So my prayer and my plea is that you, NOW, name what is going on and when you are in a place of calm develop a strategy involving redemption.  How can my punishment prepare my child / spouse / sibling / church member for the next phase of life?  Like the 15 yr old I knew in TX who got caught taking his parents’ car out & w/ peppermint schnapps on his breath.  Two-fer!  And somehow parents crafted a plan of punishment that didn’t exact revenge but instead redeemed.  How do I know? Because that underage drinker a & driver became a 17 year old who led me to faith.  He was never more adored than when we was punished & I am living proof of that. Love is not always permissive but it is always redemptive


            But some of you are at the other extreme.  A lot of parents tie up their dogs and let their kids run loose.  You’ve become your child’s FRIEND.  Hey – you know what really means? Your child has become your parent!  Or you’ve indulged.  You give them what they want in the moment so they won’t make a scene in public – done this, right?  What you’re actually doing is creating an insatiable appetite for more stuff, more bling, more me.  You can tell it in kids who can’t look adults in the eye because they’re glued in to their DEVICES.  You know what?  Indulgence now prevents independence later.  You, too, because this is true – REFRAIN – need to set those boundaries, realizing that punishing is the most loving thing you can do; your discipline is protective.  Exile, yes. Banish, yes.  But woven into it is the sin and the marks.  You’re not getting revenge; your preparing for life.  Love is not always permissive but it is always redemptive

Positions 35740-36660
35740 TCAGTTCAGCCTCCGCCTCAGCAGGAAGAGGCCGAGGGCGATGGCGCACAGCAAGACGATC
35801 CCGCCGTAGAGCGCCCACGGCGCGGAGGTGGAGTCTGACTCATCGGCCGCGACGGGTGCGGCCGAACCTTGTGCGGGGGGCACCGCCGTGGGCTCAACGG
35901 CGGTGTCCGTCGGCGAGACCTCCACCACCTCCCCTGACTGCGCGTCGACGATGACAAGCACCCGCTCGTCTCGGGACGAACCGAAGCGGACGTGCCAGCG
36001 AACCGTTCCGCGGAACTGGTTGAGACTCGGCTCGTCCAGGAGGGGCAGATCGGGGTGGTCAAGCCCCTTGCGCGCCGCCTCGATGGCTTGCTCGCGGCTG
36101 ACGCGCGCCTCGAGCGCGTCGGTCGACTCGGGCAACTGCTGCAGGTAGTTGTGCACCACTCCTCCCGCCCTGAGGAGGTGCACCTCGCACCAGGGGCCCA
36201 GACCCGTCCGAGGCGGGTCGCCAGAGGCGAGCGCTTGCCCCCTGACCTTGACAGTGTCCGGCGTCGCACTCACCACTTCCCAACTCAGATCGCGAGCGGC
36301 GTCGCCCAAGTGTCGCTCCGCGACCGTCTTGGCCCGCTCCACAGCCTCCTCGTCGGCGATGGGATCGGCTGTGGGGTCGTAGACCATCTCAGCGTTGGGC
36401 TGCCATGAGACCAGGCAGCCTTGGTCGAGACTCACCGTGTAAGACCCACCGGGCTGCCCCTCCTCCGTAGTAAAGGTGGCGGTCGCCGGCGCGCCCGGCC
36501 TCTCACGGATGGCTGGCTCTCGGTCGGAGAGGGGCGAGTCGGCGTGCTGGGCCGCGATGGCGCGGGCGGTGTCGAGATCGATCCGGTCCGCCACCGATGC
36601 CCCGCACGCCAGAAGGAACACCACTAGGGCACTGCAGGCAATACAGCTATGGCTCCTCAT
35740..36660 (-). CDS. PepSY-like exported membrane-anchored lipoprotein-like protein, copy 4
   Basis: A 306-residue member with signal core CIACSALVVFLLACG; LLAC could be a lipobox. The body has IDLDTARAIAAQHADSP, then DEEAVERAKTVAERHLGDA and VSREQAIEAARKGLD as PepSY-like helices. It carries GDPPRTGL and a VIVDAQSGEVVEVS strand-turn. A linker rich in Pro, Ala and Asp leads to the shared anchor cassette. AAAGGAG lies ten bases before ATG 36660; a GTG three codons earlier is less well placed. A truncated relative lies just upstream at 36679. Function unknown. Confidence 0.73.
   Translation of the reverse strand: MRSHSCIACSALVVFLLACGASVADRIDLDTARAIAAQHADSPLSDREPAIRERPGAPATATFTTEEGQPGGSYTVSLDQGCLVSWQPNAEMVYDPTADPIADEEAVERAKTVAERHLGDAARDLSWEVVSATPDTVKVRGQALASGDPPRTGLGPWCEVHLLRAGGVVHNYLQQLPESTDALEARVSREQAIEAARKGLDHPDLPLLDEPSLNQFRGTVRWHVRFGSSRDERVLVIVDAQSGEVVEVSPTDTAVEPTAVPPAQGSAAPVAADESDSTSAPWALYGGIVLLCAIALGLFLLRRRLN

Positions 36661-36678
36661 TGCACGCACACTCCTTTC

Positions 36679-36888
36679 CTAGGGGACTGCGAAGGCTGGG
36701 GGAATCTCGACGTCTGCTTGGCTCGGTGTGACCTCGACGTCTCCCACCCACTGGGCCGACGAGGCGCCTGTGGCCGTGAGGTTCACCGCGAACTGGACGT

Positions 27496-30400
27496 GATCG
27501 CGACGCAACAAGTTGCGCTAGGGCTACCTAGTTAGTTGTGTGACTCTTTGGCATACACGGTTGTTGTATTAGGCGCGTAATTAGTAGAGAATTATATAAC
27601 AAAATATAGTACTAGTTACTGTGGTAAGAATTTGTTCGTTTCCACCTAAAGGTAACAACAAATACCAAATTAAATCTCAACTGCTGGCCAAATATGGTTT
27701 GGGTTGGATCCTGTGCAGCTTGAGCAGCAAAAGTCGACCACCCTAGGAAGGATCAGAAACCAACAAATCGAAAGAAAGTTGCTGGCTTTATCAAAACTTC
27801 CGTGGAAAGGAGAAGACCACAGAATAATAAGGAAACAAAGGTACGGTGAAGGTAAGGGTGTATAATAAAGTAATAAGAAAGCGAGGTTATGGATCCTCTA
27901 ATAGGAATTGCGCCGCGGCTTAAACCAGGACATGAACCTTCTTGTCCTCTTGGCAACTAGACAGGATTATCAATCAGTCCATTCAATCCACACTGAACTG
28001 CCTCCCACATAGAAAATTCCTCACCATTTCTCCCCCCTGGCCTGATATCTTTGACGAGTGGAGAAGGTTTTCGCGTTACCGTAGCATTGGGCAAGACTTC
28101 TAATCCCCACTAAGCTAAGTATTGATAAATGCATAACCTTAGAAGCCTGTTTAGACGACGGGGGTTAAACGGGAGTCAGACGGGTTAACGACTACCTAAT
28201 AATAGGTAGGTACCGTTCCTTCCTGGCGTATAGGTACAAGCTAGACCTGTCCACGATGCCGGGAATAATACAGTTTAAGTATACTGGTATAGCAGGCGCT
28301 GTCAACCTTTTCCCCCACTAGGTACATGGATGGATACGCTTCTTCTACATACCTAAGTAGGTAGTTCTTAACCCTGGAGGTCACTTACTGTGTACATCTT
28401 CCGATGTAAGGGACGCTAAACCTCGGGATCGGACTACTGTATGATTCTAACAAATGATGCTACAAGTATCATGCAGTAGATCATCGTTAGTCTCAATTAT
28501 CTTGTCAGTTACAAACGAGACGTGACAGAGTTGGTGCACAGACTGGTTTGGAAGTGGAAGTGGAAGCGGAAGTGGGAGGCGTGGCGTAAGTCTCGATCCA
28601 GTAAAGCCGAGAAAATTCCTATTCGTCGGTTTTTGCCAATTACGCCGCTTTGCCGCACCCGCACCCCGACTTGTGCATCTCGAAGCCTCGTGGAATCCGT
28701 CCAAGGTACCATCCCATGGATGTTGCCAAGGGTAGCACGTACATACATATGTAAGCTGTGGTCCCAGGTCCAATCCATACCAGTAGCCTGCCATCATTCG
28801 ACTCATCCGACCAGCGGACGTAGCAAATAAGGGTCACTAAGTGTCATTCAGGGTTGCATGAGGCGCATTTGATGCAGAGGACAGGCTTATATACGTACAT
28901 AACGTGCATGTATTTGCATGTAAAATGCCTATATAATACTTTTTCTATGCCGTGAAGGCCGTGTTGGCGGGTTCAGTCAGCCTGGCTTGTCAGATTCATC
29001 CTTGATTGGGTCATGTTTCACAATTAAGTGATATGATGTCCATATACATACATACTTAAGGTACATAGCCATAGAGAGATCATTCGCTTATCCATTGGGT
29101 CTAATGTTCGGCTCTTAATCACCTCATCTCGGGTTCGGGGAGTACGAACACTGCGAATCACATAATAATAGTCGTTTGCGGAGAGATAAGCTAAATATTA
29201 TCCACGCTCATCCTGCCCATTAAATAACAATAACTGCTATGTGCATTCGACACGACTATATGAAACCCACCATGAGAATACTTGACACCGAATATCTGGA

Which is why you can rarely do better than Paul Harvey:


We tried so hard to make things better for our kids that we made them worse.


I hope you learn to make your own bed and mow the lawn and wash the car.